A Russian ransomware gang CLOp has reportedly been exploiting a zero day vulnerability in a secure file transfer software called MOVEit and has reportedly affected hundreds of businesses in UK and USA.
Moveit is a managed file transfer software product produced by Ipswitch,inc which encrypts files and uses FTP or SFTP protocols to transfer data. According to wikipedia, a stable release of the software is dated 2019. The program is used by many organizations including PWC, E& Y, BBC, Shell, British Airways, Boots, Zellis and several government agencies such as U.S. Department of Energy, the Louisiana Office of Motor Vehicles, the Oregon Department of Transportation, the Minnesota Department of Education, the Novia Scotia government etc.
It is surprising that the vulnerability remained undetected and unpatched showing the lack of security oversight in the software product industry worldwide. Though thousands of high profile companies used the software, it is surprising that no audit had brought out the security vulnerability.
The attack has rightly renewed the call for holding the software developers legally responsible for lack of “Reasonable Security”. Under the Indian law, if the software supplier contract is a “Service Contract”, the software company may be liable as an “Intermediary”.
If it is an outright sale, then the software developer may claim transfer of responsibility on the basis of “As is Where Is” sale contract. However reasonable disclosure of the product vulnerabilities or alternatively an access to code audit is essential for the software supplier to escape full liability as an “Intermediary” under ITA 2000.
Naavi has always advocated such a liability and as a measure of better security and it appears that Whitehouse’s National CyberSecurity Strategy has also called for similar measures.
Speaking on behalf of the software developers, Naavi has advocated that apart from the reasonable efforts at testing before a “Stable Release”, every developer should mandatorily run a “Bug Bounty Program” and try to continue the testing in the public space with a reward program implemented fairly. This is a compliance measure included in the now increasingly appreciated PDPCSI (Personal Data Protection Compliance Standard of India), a framework of compliance designed by Naavi and implemented by FDPPI in its certification audits.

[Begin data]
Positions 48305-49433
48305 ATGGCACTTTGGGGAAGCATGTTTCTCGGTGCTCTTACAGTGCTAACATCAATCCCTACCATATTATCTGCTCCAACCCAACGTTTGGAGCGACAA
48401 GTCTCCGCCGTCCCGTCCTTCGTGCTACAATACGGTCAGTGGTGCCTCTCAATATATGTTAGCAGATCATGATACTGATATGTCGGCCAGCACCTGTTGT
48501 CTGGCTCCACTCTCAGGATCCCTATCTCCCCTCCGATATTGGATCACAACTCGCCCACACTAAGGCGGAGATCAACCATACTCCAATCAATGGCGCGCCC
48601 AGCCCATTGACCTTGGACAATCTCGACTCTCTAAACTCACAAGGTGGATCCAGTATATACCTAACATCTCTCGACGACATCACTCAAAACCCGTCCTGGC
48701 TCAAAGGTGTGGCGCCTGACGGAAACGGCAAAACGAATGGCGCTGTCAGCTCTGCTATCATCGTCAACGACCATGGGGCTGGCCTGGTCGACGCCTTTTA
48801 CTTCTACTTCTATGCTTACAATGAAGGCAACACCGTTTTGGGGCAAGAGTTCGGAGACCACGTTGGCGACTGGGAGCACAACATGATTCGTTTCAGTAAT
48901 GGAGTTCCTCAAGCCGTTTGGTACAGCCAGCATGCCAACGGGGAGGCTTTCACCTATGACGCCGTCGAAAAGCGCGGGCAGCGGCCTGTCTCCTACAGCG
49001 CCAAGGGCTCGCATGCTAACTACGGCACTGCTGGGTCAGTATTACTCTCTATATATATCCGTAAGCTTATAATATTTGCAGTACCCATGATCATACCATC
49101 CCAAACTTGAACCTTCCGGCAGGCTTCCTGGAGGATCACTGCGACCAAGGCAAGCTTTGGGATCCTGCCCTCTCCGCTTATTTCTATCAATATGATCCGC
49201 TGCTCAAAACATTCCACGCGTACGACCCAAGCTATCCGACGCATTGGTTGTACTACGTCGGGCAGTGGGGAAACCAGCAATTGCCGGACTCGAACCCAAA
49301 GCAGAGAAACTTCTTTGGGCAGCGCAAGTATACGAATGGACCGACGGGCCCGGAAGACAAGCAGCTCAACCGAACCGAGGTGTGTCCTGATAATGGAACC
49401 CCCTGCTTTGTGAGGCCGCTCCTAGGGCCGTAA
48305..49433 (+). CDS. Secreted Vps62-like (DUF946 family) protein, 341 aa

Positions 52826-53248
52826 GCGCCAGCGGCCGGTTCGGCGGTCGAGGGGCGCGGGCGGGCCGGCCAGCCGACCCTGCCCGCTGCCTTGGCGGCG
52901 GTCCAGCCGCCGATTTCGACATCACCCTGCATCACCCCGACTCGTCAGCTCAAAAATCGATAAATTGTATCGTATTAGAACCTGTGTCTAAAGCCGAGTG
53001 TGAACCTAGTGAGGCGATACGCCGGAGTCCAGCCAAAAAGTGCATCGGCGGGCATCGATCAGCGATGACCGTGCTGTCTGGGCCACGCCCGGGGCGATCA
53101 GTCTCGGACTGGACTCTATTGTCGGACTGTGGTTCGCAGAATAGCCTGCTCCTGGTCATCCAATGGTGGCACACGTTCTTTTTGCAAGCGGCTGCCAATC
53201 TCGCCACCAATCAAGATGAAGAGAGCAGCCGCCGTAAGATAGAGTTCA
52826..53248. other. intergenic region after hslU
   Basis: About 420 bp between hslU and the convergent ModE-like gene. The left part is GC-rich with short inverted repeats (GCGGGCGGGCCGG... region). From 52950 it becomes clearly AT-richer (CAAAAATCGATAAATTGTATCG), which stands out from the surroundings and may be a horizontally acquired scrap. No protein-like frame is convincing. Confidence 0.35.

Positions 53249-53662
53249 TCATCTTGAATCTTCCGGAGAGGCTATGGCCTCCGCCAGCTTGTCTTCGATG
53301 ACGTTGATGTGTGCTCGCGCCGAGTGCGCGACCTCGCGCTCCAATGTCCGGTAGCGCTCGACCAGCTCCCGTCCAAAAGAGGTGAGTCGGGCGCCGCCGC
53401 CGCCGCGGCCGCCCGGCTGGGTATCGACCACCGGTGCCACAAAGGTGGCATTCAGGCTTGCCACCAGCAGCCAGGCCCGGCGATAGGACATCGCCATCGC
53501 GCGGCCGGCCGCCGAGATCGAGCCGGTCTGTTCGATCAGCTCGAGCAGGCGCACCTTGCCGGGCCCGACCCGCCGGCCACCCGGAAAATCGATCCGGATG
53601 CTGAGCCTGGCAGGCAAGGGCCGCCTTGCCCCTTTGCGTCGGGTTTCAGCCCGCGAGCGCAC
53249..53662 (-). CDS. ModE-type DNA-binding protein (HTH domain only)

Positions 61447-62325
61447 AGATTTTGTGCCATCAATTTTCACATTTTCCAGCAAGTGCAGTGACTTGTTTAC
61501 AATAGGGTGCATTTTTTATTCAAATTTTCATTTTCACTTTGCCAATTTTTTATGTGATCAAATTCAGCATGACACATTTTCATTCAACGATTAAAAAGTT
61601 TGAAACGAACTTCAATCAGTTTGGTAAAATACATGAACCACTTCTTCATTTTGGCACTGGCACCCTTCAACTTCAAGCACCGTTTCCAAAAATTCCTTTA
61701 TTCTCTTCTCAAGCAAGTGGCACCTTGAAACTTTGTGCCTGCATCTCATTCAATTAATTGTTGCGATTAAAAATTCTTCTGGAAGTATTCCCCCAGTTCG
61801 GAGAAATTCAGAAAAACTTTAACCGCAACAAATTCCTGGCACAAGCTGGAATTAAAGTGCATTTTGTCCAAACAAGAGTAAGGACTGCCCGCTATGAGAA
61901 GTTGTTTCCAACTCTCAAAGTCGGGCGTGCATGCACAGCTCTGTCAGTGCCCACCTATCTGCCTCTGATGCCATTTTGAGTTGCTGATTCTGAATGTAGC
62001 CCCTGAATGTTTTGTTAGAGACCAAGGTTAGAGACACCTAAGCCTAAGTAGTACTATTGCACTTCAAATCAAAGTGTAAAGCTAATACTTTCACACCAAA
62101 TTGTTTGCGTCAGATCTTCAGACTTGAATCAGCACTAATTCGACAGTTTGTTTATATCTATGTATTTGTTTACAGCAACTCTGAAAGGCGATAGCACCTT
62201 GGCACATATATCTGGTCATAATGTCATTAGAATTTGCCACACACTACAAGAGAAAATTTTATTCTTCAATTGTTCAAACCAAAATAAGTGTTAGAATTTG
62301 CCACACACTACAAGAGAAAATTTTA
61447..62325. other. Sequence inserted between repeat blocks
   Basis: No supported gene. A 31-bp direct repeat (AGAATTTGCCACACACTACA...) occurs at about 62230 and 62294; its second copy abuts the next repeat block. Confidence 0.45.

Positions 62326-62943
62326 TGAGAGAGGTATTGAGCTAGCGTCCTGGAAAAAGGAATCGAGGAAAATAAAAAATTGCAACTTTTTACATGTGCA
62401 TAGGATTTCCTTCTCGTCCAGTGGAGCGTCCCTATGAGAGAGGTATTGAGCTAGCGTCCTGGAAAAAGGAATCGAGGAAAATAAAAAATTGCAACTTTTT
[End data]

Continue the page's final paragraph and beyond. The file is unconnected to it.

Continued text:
We may also highlight that this software MOVEit may be classified as an “Automated Personal Data Processing Software” and hence use of the software was subject to regulations like GDPR. Compliance in such context required a DPIA by the user organization and a requirement of an assurance certificate from the licensing organization.
It is now the turn of GDPR supervisory authorities to question the users of MOVEit and demand payment of penalties for not conducting DPIA when they started using the software.
According to securityweek.com the company has now started releasing security patches which will apply necessary changes to Moveit transfer and Moveit Automation, the two products affected by the vulnerability.
One of the vulnerability patched is a SQL injection vulnerability that allows an unauthenticated attacker to gain unauthorized access to the MOVEit Transfer database. Using this vulnerability, an attacker could submit a crafted payload to a MOVEit Transfer application endpoint which could result in modification and disclosure of MOVEit database content.
The patches also covered multiple high-severity Progress MOVEit Transfer vulnerabilities that allowed authenticated attackers to gain unauthorized access to the MOVEit Transfer database. where by an attacker could submit a crafted payload to a MOVEit Transfer application endpoint which could result in modification and disclosure of MOVEit database content.
Security investigators in KROLL have reported details of the codes exploited by the hackers and indicate that over the course of approximately 14 minutes, threat actors were observed exploiting a MOVEIt web server, dropping a web shell, establishing connections to the web shell, and initiating automated data enumeration and exfiltration preparatory steps. They also noted that there were no active user sessions created in the table, no log entries and no unusual activity appearing within the MOVEit logs. At the end of the 14 minutes, a new threat actor IP address established a web shell connection and what followed for the next several hours were several thousand GET and POST requests which, when overlayed with the available firewall logging, indicated several large volumes of data being transferred to the new IP address.
Kroll observes that because of the exfiltration method used, it can be missed during initial forensic investigation. However the organizations need to carefully observe the GET and POST requests executed and if any uptick is observed, additional measures triggered to confirm the malicious activity.
The lessons that Privacy professionals should take from the incident are
a) Document an assurance from all software suppliers that they have undertaken reasonable measures of testing and the installed version is free from zero day vulnerabilities.
b) Conduct and document a DPIA when new software products/services are used
c) Initiate a “Exfiltration Watch” which observes any accelerated activity and raise alarms as a part of the Data Leak Prevention strategies.
Software developers need to revise their testing process to stand the test to be called “Reasonably rigorous” and support by continued bug bounty program”.
Buyers of software need to review the contracts to see if they have a Code review option or an indemnity against zero day vulnerabilities or at least an insurance back up.